Woah… there are a lot of negative comments on here. I think that may actually be a kind of compliment: you said something that made people think. But I hope it doesn’t make you think twice about writing — your work is good!

I really like what I think is your point: being a person of colour doesn’t make you absolved from participating in racism. It reminds me of Hassan Minhaj’s video talking especially to Asian Americans about how they, sometimes, participate in the oppression of black people.

As a gay man, I totally get that simply being gay doesn’t mean that I can’t be heterosexist. I totally could be. Lots of queer people (myself included) contribute (maybe often unintentionally) to our own oppression. I get that.

I hear this and agree:

“I am racist, not because I am hateful, but because my beliefs, actions, and inactions — whether intentional or not — have been shaped by and continue to sustain a power structure that oppresses Black and non-white people.”

But I wonder about this:

I am racist because I am American.

I’m not American (or, at least, not a United Statesian), so I promise I don’t object to it at a visceral level or because of some kind of national pride.

But I wonder if it conflicts with a later point you make:

I am racist — not the noun, but the adjective. Racism is not a permanent part of my identity, but something that I can change.

I guess I wonder: if being American makes you racist, and if you can’t change being American… can you change being racist? Said differently, if being American is a permanent part of your identity, and being American makes you racist, wouldn’t being racist be a permanent part of your identity too? Regardless of how much work you did?

I am certainly not objecting to what I think is the point of the article. I think you’re saying that, In the United States, racism is kind of baked in to everything, including your experiences growing up. That system and environment, which is racist, created you, so it’s no wonder you ended up (as you say) with a set of beliefs that also perpetuate racism.

Our environments shape us, absolutely. So I get how growing up in a racist environment makes us, sort of by default, have a bunch of racist attitudes and beliefs.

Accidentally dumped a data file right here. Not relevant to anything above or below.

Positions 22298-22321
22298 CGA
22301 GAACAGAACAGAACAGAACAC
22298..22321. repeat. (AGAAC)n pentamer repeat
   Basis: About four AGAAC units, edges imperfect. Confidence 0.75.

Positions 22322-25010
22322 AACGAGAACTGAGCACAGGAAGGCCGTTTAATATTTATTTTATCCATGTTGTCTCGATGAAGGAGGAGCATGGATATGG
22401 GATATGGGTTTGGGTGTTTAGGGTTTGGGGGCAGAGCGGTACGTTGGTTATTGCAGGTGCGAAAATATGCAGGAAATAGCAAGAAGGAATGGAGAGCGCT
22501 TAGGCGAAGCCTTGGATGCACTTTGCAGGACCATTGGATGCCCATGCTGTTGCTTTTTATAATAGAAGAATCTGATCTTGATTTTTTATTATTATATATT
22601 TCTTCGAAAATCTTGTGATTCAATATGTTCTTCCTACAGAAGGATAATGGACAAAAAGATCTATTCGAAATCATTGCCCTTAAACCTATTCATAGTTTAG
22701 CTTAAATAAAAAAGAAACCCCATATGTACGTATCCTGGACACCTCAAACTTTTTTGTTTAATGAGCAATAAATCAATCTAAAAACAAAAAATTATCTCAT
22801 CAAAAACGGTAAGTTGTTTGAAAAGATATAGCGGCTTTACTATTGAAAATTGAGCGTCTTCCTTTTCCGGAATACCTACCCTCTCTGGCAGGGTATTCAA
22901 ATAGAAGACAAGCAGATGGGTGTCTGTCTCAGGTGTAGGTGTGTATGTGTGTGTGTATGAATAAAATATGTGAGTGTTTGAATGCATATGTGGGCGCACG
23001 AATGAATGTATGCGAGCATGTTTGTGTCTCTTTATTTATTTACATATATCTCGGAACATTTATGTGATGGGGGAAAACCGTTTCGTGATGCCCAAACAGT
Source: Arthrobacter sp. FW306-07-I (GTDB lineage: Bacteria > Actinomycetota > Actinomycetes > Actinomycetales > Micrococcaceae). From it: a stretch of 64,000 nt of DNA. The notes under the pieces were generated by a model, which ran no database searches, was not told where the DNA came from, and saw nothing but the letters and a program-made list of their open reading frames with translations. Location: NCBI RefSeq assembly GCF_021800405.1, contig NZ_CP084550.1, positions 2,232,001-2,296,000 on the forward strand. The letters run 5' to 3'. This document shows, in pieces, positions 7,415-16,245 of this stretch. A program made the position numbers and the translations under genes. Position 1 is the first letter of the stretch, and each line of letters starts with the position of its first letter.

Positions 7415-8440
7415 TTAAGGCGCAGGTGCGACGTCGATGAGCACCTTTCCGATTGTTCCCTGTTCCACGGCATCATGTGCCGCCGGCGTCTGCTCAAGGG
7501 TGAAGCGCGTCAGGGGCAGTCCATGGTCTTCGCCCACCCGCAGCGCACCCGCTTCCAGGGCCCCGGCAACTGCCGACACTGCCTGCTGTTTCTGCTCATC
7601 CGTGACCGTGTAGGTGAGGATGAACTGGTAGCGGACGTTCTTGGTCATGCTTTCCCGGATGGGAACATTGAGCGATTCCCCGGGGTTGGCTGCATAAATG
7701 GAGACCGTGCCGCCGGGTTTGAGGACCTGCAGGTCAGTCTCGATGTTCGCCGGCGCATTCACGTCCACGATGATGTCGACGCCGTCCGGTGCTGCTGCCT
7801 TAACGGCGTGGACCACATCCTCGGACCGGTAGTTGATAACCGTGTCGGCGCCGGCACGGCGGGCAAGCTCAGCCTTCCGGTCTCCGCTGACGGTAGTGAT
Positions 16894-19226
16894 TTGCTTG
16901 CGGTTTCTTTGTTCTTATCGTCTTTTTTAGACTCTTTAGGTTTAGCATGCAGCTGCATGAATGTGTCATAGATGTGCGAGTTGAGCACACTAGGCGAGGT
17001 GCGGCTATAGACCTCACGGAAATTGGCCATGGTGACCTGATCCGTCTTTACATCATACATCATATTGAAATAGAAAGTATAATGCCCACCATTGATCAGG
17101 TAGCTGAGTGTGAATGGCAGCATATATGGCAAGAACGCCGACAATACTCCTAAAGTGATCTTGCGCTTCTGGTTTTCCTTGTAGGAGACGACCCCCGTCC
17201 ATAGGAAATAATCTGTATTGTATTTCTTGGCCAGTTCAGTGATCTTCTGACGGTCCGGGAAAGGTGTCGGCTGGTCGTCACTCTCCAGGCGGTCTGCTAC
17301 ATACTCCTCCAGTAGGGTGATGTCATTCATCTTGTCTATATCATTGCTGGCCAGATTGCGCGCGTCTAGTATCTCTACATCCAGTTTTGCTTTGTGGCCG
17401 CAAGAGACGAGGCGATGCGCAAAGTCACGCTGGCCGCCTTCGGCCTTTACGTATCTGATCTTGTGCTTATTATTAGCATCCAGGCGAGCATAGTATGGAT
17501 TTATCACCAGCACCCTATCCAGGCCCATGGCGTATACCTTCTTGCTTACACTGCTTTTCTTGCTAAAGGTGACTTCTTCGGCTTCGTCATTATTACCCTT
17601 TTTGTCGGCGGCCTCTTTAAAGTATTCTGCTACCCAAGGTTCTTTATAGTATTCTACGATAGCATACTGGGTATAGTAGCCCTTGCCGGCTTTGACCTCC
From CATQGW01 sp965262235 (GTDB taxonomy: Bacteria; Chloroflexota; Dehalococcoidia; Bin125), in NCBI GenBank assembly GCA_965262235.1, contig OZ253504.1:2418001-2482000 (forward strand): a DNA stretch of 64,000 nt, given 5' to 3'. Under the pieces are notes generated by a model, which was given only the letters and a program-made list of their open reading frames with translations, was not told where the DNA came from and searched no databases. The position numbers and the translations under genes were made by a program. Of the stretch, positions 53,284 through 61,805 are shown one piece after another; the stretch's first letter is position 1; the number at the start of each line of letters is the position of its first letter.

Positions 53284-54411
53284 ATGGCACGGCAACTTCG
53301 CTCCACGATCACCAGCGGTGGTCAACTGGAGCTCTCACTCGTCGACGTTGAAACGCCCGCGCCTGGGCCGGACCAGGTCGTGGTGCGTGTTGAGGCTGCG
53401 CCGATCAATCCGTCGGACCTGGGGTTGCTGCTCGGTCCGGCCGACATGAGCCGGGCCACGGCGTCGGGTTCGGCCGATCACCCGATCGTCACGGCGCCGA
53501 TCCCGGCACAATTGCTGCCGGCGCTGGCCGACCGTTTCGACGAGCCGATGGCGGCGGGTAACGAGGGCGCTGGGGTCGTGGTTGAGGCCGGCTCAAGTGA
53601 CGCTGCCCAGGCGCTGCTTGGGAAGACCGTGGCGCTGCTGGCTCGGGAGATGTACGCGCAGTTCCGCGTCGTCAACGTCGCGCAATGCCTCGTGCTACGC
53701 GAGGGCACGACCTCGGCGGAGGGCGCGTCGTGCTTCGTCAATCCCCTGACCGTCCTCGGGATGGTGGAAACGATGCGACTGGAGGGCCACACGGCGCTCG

But I wonder if that’s the same thing as our national category being the equivalent to racism? If we think of the most anti-racist people we can think of (say, Maya Angelou, or Martin Luther King, or maybe James Baldwin) would we consider them racist because they are American?

I guess my worry is this: if our citizenship, by definition, makes us something like racist (or sexist or heterosexist), can we change? And I worry that, as we try to convince a bunch of people around the world (including lots of these people making these comments lol) to see the oppression that black people and others face and then to change them, saying that one group (like Americans) is racist sort of by definition may discourage people from putting in the work that I think you’re actually advocating for.

I promise that’s a real question, not a criticism (or a lesson — fuck, what do I know?). But what is it that makes us racist (the adjective, in your words)? Is it prejudicial attitudes and behaviour? Certainly, our environment creates those attitudes and behaviours, and our nationality is connected to our environment. But is it those categories that make us racist? Or do they just tend to create racist people until those people do the work?

I’d love to hear what you think!

It was a great article, thank you so much for sharing.

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Ramsay is a researcher, educator, and writer (crisptext.ca) based in Brazil. When not writing, you can find him cycling or looking for his keys.

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